As I travel through life, certain things I had not considered before have become increasingly important to me.
Reconnecting with my ancestral culture has hardly been a priority, until recently. As a person of color with mixed descent, I’ve always known the advantages I enjoy today only exist because of the sacrifices of those who came before.
While navigating through the social justice issues my education has touched on, I was confronted with a difficult truth. Migrant farmworkers have been and continue to be exposed to higher amounts of toxins from pesticides than any other demographic.
According to the Environmental Protection Agency, some pesticides may cause cancer, some affect the nervous system, and others can damage reproductive organs.
This exposure comes from different types of contacts, including through the skin by touching recently treated plants, breathing in an airborne pesticide and drinking or eating water or food that contains the toxins.
Clearly, the effects are imbalanced. In other words, the farmworkers who have prolonged contact in the greatest amounts are the most at-risk. Additionally, those who live near farmlands are subject to potential air and groundwater pollution.
Within this social group there are more distinctions. Based on data from the Student Action with Farmworkers, 75 percent of the two to three million workers in the U.S. were born in Mexico. Around 53 percent are undocumented and most farmworkers are married and/or have children.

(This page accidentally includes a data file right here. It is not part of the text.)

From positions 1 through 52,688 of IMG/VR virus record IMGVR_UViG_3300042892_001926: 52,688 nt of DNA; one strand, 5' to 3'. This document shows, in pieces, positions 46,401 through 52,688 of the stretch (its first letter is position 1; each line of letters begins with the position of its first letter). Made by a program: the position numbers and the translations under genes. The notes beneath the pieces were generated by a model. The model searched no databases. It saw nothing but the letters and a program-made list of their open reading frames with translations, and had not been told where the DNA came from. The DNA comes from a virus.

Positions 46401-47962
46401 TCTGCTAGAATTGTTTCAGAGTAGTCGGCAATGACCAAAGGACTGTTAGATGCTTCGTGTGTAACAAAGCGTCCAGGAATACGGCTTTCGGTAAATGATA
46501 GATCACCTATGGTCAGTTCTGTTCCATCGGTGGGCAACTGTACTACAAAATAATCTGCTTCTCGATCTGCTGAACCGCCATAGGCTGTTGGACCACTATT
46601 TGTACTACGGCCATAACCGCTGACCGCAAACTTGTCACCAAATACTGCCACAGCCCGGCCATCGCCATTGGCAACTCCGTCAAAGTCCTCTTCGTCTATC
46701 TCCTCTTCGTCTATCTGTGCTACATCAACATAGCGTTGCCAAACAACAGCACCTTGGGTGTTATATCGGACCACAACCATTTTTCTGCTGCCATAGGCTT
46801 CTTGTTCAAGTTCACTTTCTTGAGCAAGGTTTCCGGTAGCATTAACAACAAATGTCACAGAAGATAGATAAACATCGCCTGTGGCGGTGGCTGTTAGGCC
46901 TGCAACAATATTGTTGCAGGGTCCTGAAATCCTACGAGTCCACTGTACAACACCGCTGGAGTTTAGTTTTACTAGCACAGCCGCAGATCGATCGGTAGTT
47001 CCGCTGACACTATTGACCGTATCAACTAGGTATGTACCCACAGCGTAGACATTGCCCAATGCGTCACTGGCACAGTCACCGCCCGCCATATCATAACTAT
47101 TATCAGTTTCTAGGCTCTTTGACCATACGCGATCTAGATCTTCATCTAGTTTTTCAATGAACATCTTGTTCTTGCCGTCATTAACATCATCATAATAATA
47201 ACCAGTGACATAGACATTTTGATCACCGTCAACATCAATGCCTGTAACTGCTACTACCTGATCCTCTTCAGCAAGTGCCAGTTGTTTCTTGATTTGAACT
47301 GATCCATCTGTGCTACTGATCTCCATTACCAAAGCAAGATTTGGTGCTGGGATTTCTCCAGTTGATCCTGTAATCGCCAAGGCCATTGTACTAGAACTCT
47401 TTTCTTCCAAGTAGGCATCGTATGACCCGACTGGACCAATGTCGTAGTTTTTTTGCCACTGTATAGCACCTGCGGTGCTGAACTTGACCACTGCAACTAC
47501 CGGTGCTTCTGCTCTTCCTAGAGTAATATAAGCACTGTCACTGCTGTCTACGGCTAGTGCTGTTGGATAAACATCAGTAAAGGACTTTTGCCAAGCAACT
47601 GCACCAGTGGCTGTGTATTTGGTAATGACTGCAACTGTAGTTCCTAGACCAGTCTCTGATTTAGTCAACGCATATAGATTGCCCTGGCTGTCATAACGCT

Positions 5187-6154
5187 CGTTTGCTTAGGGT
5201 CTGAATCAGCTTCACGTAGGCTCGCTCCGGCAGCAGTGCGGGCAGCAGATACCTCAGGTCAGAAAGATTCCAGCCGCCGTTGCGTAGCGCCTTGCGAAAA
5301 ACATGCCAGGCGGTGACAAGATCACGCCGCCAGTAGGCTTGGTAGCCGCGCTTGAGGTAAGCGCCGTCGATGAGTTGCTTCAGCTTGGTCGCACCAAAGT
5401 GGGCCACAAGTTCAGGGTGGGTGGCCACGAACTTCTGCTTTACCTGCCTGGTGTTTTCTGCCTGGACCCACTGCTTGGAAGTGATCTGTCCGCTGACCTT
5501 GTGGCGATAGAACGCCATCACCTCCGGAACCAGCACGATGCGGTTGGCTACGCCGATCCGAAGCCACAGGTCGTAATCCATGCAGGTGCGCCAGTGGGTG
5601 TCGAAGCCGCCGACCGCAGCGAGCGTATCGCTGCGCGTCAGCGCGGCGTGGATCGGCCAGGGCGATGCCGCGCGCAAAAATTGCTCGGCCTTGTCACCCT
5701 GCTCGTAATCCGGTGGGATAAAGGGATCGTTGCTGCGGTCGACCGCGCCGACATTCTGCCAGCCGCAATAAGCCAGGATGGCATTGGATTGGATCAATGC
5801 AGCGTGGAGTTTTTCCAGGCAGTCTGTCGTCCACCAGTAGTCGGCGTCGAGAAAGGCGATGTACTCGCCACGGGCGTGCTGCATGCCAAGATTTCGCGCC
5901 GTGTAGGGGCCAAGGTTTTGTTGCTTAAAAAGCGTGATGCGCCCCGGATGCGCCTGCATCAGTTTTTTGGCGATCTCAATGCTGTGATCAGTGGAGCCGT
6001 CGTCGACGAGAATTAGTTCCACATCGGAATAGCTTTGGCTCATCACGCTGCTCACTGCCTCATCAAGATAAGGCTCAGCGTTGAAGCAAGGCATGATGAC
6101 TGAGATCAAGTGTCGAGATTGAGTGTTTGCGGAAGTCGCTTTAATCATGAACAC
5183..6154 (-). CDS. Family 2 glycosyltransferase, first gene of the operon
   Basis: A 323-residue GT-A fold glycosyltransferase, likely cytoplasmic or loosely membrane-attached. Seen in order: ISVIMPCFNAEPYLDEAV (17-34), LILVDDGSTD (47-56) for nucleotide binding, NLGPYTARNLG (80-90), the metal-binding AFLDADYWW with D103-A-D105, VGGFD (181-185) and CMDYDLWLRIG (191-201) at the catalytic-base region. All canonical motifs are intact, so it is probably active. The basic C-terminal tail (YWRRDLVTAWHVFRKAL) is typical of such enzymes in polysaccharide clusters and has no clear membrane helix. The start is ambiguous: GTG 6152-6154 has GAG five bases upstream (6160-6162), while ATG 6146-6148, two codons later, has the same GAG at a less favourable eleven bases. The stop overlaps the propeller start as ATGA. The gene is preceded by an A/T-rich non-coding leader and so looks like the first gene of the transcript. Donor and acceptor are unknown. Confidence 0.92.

This last statistic is significant, given that biologically, women, especially those that are pregnant and children are the most susceptible to illness caused by toxin exposure.
The image of a hardworking father returning home and greeting his wife and children with a loving embrace is usually accompanied with endearment. The reality of a farmworker transferring toxic pesticides to those who are most vulnerable because of this very action is nothing short of tragic.
It was this scene that caught my attention most. Both of my paternal grandparents emigrated to the U.S. from Mexico and worked in the farms of Lompoc. My Filipino-American maternal grandfather inherited his father’s farm in the Salinas Valley, and worked in the agricultural business for much of his life.
The children who were subjected to toxins grew to become my parents, and because of the lag time between exposure and incidence of cancer, it is impossible to determine exactly what the effect will be.
These differences of time along with other confounding factors add to the belief that people aren’t completely positive that pesticides are directly causing harmful health effects. These factors include limited availability of data due to the migratory nature of farm work and an unwillingness to participate in surveys because of farmworkers’ lack of legal documentation.
While future policy dialogue may be dominated by statements such as, “We have no evidence that this directly causes harm,” a critically thinking individual should question, “Is there data that shows it doesn’t cause harm?”
On the contrary, findings from an Agriculture Health Study found that prostate, skin, and ovarian cancers occur more frequently in farmworkers and their spouses.
The ideal solution is most likely varied, with greater access to healthcare and demands for fundamental changes in our food system being main components that will benefit many.
As the largest minority group within the U.S. and City College, it is vital that the Latino community pushes for the education and safety of those amongst us who are bearing the burden of a heavy pesticide-using food industry.